The last potential galactogue I used was brewers yeast. Brewers yeast is high in protein, iron, zinc, magnesium and chromium, B vitamins and is also a probiotic. So even if it doesn’t conclusively stimulate breastmilk production it has a lot of nutritional things going for it. It does have 2 drawbacks though.

  1. It’s quite hard to find. Well, hard in that it’s not in my local supermarket so I have to venture a little further afield to a health shop, and
  2. It has a bitter taste so you do need to balance its nutritional positives with making sure the cookies don’t just taste terrible. A good dash of chocolate chips helps with this to some degree though!

 

Lactation Cookie Milk Boosting Ingredients


Potential Milk Boosting Ingredients Oats, Linseed Sunflower & Almond, Brewers Yeast

 

Can non-breastfeeding adults and children eat lactation cookies?

Absolutely there are no ingredients in this recipe that will cause any problems for non-breastfeeding adults (ie husbands or children). The brewer’s yeast does make them a little bitter so your child may or may not like that taste, my kids were fine with the recipe when it had one tablespoon of brewer’s yeast.

 

Childs hand reaching for a lactation cookie
My daughter stealing one of my lactation cookies

 

If cooked for approximately 8 minutes the result is a soft chewy cookie

 

 

  • Orange Choc Chip Oat Cookies 
  • No Bake apple oat energy bites
  • Basic Banana Oat Cookies

 

Anyway below is the recipe for my Lactation Cookies, if this recipe doesn’t suit you then there are a few other oaty cookie recipes on my website that may well work. They are all easy to make and you could always add a little of the brewer’s yeast to these recipes. 

Best Lactation Cookies

Best Lactation Cookies

Yield: 30 Cookies
Prep Time: 12 minutes
Cook Time: 10 minutes
Total Time: 22 minutes

The best lactation cookie recipe. Boost milk supply with these easy to make biscuits. Everyday ingredients loaded with oats and chocolate chips for deliciousness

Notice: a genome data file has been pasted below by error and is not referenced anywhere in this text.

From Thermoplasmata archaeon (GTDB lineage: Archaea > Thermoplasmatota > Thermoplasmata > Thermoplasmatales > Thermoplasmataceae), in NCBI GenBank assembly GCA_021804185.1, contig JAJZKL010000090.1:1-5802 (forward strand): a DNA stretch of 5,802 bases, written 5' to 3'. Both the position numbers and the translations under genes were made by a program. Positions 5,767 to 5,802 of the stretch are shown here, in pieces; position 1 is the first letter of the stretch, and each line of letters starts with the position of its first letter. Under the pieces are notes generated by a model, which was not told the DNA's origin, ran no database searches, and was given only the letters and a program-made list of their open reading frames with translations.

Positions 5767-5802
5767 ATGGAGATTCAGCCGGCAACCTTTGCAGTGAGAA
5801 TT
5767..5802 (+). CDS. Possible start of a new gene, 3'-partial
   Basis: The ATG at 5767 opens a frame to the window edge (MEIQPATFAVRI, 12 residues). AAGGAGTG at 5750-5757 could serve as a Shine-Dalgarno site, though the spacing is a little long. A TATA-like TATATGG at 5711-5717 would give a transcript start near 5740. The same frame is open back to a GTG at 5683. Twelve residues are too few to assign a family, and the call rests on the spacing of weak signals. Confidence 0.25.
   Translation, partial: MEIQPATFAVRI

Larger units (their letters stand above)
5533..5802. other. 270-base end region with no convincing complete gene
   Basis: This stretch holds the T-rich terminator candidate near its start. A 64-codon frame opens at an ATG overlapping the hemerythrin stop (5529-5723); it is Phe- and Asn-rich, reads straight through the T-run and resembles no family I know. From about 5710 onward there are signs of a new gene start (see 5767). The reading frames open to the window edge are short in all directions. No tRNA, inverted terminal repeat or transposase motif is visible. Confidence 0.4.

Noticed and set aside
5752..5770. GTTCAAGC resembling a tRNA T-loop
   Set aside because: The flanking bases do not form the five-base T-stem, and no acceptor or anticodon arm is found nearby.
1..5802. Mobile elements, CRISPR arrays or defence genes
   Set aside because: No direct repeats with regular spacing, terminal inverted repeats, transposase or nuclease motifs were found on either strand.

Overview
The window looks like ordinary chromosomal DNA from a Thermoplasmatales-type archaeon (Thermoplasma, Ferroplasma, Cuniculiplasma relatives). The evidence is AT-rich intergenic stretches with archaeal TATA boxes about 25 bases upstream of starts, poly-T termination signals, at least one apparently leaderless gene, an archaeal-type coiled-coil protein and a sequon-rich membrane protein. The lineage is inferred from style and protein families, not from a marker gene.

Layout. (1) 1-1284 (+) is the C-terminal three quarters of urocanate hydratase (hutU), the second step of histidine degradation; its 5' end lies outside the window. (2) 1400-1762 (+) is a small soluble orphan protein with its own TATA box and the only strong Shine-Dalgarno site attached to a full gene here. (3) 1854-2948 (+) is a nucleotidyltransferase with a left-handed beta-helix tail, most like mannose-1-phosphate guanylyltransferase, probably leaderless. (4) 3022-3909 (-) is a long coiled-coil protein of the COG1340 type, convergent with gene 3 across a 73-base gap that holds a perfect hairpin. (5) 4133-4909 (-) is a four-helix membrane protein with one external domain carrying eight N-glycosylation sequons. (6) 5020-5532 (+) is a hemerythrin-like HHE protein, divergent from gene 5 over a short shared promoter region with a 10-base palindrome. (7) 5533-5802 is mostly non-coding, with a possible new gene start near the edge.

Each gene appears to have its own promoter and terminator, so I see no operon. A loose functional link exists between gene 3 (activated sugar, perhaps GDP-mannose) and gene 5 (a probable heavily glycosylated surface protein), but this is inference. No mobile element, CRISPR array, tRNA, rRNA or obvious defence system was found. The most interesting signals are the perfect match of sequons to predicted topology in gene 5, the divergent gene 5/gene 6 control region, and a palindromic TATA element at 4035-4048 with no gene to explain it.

Ingredients

  • 125g butter (softened)
  • 3/4 cup brown sugar
  • 1 egg
  • 1 teaspoon vanilla paste/extract
  • 1 cup oats
  • 1/2 cup flour
  • 1 teaspoon baking powder
  • 1/4 cup LSA
  • 1-2 Tablespoons Brewers Yeast (optional)
  • 1 cup chocolate chips

Instructions

  1. Preheat the oven to 180 degrees celsius
  2. Beat/cream softened butter, brown sugar, egg and vanilla together
  3. Add all remaining dry ingredients excluding the chocolate chips and mix well
  4. Stir in chocolate chips, the mixture will be a little sticky
  5. Wet your hands, and roll tablespoonfuls into balls, place on a lined tray
  6. Use a wet fork to gently flatten each ball
  7. Bake for 8-10 minutes (this gives a soft chewy cookie) you can also bake for a little longer 12-15 mins if you prefer a crunchy cookie
  8. Cool for a few minutes on the tray then transfer to a cooling rack. Store in an airtight container. Eat them often, keep them next to where you breastfeed so you always have a snack on hand

Notes

The brewers yeast is bitter. Play around with the quantity as you need the cookie to be palatable for you. I didn't mind 2 Tablespoons, but my kids didn't like them with 2, but were happy with the batches with only one tablespoon. The 1 tablespoon batches were the yummiest, so you need to weigh up which you prefer.

Nutrition Information
Yield 30 Serving Size 1
Amount Per Serving Calories 98 Total Fat 6g Saturated Fat 3g Trans Fat 0g Unsaturated Fat 2g Cholesterol 15mg Sodium 48mg Carbohydrates 12g Fiber 1g Sugar 8g Protein 1g
This nutrition information is based on the estimated nutrition of individual ingredients this recipe has not been tested by an independent laboratory